Following on from my earlier post regarding the difficulties of managing email for dyslexic professionals, I discuss below some of the techniques that I use. Most of them revolve around three principles:
I can’t read everything… so I need to make sure that I read the things that matter. Secondly, I need to get things out of my inbox as fast as I can… so I don’t get distracted by a mass of unread mail. Finally, I am slow at composing replies and unreliable at filing… so I need to automate as much as possible.
My approach is currently…
I’ve tried a range of things with “mail rules”. Both Outlook and Lotus Notes offer them. However, in the end I have settled on a few simple things:
- Reports sent by email – I receive a lot of reports by email. Things like timesheet reports, job profitability reports, expense reports, management dashboards etc. I need to know where they are but I rarely need to look at them when they arrive, so I have set up mail rules that capture them and file them in a consistent place… so I always know where they are and can look back over historic trends.
- Corporate communication overload – As with many organisations with a “matrix” structure, I receive a lot of communication that relates to areas in which I have an interest but that I have to regard as “optional”, after the core business has been attended to. These also file themselves but disappear automatically after 30 days – as they tend not to have relevance after that.
I use rules to change the background color of emails from senders that I reduce the change of missing important messages. Currently, I colour code them:
- Clients – I don’t want to miss emails from clients so colour coding helps;
- My PA – I’m lucky, my PA will often spot things that I have not and send me a note to remind me that a meeting has been re-arranged or that I have not replied to an email. Colour coding lets me spot these reminders quickly.
- Key colleagues – Working with a professional services environment there is a short list of key people whose emails I never want to miss. Probably no more than 5 people at any time.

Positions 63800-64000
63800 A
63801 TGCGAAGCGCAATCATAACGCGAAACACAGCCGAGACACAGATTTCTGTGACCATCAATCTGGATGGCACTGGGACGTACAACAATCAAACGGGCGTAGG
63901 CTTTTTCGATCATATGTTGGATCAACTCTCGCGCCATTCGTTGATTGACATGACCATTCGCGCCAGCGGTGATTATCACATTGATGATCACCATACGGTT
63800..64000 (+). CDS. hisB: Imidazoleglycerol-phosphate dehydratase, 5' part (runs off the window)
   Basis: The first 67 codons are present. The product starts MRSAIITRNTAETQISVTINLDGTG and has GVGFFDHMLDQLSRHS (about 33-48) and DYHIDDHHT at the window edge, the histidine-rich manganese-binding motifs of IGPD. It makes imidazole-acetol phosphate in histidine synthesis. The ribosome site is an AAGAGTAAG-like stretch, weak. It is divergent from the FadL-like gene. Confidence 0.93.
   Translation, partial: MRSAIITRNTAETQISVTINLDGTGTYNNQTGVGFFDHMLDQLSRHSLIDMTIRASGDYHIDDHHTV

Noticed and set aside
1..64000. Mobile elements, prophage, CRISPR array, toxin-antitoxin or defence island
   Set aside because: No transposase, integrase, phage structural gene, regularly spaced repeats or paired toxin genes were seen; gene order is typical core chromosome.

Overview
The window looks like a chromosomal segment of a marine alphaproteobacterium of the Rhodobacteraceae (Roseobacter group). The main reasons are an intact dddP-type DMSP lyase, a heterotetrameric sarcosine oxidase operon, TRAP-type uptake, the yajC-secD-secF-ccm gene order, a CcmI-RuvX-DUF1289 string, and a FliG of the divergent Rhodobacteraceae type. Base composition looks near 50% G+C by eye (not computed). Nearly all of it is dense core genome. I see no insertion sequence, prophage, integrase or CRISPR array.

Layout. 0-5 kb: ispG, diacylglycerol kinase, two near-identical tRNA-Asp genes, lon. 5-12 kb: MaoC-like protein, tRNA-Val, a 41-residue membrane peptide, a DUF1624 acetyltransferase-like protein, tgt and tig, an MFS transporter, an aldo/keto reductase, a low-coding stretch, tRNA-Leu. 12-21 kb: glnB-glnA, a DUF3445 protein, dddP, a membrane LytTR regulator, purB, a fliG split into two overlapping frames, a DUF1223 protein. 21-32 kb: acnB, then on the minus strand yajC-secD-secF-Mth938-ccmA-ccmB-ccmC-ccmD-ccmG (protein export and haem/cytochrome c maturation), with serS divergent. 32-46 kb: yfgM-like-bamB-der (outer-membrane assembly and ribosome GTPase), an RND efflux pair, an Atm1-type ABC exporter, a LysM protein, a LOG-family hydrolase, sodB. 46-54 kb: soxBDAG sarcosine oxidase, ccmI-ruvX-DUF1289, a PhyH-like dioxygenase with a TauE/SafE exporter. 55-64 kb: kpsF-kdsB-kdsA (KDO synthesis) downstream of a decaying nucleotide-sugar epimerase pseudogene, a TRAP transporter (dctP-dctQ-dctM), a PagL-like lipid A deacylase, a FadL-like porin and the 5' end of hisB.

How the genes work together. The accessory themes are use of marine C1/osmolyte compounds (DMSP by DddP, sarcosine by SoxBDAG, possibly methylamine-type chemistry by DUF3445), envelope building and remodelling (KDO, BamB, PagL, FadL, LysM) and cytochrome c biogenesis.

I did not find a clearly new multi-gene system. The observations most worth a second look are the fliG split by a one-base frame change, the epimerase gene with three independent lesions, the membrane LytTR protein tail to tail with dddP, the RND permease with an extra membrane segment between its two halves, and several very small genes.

I’ve tried it all. Complicated structures with a place for everything… one folder with everything in it, and everything in between. I can’t say I have this one right yet but what I am currently trying is:
- Folders for the reports that my mail rules file
- Folders for the internal communication emails that my mail rules automatically file
- Folders for my current clients – that I put all emails in that relate to those clients (internal and external)
- A folder for other things that I have finished with but am not ready to delete
That means that I can keep my inbox relatively light and usually find things.
I periodically “unsubscribe” from the numerous email lists on which I find myself – if I haven’t read it for a month then I probably don’t need it.
I archive everything. Sent items and received items. That way, if I miss something I can always go back and find it
I use a Blackberry. It has three advantages for me:
- Delegating action during days where I am mostly with clients or tied-up in meetings – so I don’t end up with more to do than is possible at the end of the day.
- Working on trains, in planes and generally extending the number of working hours.
- Marking emails for archiving – may sound odd but the small screen seems to avoid me being drawn in to the content and lets me make rapid dispassionate decisions.
When not to do email
I write by editing… and editing… and editing. That takes time, so knowing when to stop and when to accept that the message is close enough is an important skill. I’m getting there. But still working on this one!
I try to delegate responding to emails where appropriate.
PA or Secretary
I have, from time to time, found it very helpful when someone else reviews my inbox as well. I do miss things and they often catch things for me before they fall. Another helpful feature is that inboxes often become cluttered with trails of emails that document a conversation – I have found it very helpful when the earlier emails are archived and I am only left with the most recent part of the trail.
Constructing a replying
I often use a mind mapping tool to construct complex emails but I’ll talk about that in a separate post.
This is snapshot of my current approach I’m sure it will evolve further over time and as the tools for managing email change.